The actor says the shop also found a perfect niche in the historic uptown district, where unique, individually owned businesses with a well-defined identity continue to fare well. “Magazine Street in New Orleans is a big bastion of that,” he says. “It's a five-mile strip that's predominantly individually owned shops.”
Hazelnut’s particular charms have also been bolstered by Batt’s increasingly high public profile, and business has thrived for nearly a decade, giving him the financial security to continue to pursue his other passions. “When we opened the store I had a very vibrant Broadway career,” he says. “Part of the deal was I would help open the shop and then, whenever I wanted to go off and do a show that was fine. So we've done that and it's worked out perfectly so far.” The shop employs two full-time and three part-time employees.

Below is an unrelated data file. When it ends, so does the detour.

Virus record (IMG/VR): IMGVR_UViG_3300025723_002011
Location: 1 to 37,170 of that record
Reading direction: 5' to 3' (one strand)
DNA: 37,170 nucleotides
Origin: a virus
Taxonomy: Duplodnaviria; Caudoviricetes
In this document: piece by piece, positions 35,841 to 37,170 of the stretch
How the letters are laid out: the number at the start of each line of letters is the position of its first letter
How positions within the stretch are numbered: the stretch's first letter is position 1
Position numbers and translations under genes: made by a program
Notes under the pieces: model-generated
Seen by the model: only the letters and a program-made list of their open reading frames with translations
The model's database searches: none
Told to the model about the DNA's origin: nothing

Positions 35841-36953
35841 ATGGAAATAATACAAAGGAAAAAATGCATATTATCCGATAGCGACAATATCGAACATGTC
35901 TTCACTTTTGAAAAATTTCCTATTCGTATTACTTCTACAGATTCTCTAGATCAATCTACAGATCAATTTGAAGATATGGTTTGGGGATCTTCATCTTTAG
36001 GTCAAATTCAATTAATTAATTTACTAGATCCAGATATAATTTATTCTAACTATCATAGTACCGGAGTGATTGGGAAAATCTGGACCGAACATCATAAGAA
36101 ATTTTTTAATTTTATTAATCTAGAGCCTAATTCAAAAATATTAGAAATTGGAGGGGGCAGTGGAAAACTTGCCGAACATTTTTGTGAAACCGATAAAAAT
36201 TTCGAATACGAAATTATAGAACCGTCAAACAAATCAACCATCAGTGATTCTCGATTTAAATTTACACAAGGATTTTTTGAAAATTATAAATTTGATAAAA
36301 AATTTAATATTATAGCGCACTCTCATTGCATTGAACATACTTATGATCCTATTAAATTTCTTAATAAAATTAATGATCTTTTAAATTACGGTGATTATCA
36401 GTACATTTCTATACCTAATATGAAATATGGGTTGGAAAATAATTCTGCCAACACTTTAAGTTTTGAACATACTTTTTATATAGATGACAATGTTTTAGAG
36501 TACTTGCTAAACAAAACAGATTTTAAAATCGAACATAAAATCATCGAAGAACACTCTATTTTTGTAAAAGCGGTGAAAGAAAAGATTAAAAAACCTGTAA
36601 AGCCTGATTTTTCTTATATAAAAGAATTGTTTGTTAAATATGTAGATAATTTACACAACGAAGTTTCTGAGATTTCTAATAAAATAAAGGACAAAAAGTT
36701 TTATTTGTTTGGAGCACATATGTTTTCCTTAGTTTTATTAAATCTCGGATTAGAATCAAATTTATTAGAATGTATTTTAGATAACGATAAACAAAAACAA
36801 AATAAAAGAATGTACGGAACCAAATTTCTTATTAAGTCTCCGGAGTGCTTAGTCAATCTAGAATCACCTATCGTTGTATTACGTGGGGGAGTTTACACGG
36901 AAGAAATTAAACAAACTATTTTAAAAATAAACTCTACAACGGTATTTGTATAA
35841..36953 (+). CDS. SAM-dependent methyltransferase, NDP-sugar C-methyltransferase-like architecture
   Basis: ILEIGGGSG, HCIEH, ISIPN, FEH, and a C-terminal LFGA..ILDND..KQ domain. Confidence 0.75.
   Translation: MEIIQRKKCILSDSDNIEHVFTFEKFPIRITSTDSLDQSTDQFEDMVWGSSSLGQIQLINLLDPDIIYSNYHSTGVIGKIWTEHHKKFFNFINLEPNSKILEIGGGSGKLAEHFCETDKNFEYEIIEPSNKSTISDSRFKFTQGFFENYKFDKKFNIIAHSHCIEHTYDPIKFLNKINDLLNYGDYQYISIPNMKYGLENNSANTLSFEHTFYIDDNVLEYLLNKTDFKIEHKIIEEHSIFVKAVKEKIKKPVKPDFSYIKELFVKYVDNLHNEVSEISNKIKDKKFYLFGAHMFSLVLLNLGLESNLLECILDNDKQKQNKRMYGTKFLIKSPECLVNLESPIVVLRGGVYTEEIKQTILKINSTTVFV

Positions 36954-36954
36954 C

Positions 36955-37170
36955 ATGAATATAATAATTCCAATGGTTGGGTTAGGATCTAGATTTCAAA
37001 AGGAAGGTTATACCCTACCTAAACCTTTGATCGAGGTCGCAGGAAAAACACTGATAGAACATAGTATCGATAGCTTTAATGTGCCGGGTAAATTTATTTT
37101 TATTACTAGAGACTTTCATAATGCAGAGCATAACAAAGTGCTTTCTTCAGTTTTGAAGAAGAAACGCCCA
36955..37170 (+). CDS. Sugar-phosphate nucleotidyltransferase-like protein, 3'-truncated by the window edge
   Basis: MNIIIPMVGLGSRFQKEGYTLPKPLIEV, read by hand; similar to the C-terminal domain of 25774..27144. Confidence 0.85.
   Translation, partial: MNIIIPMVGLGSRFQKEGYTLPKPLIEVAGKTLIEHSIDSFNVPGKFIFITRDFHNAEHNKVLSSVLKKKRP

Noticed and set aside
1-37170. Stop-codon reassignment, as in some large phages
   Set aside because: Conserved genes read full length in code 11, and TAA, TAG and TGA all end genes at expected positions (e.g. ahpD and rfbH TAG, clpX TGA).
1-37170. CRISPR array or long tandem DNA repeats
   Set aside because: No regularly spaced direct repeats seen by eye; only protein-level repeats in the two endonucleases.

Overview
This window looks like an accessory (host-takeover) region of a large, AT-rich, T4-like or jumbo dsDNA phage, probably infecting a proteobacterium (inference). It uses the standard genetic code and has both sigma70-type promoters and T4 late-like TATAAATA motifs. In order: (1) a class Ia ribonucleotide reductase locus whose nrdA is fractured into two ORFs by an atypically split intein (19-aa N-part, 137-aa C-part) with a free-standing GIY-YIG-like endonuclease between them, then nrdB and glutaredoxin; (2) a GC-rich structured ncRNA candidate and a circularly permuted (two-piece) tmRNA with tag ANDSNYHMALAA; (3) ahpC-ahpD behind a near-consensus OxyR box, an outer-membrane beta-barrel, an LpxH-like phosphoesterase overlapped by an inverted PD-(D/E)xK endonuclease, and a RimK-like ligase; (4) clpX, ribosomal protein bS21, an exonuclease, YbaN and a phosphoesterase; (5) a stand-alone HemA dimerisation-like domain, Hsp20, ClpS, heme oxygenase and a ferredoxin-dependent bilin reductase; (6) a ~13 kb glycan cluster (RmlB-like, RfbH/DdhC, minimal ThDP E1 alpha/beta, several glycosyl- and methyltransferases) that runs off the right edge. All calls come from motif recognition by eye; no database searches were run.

“We're not rolling in it, but it's doing quite well,” he chuckles. “It looks like we're going to open up another location, about 30 miles outside of the city. We're working on that right now.”
While his three-season stint on “Mad Men” — along with projects like “Ugly Betty,” the upcoming indie crime drama “Brawler,” and stage performances of “Love Letters” with longtime friend Patricia Clarkson — keep him on Hollywood’s radar, Batt says he spends a considerable amount of time working in the store, splitting his time equally between New Orleans, Los Angeles and New York as acting opportunities beckon.
“I come and go, so it's hard to balance an acting career and the business,” he says. “Tom's the businessman. I'm more concept, and I help go on all the buying trips. When I'm in New Orleans, I’m in the shop.”
And getting a lot of attention. “[‘Mad Men’ fans] can't believe I'm there,” he chuckles. “I'm walking out with the garbage and they're like, 'Really? He's taking out the trash!'"
For “Mad Men” devotees still yearning for Sal Romano’s return to the world of Sterling Copper Draper Pryce, Batt is sorry that he can’t offer any concrete news. “I wish I could say yes or no, but all I've been told is that they don't kill the characters off,” he says. “They said, 'You're not dead,' so that's really all I know.”
Good thing he has a backup plan.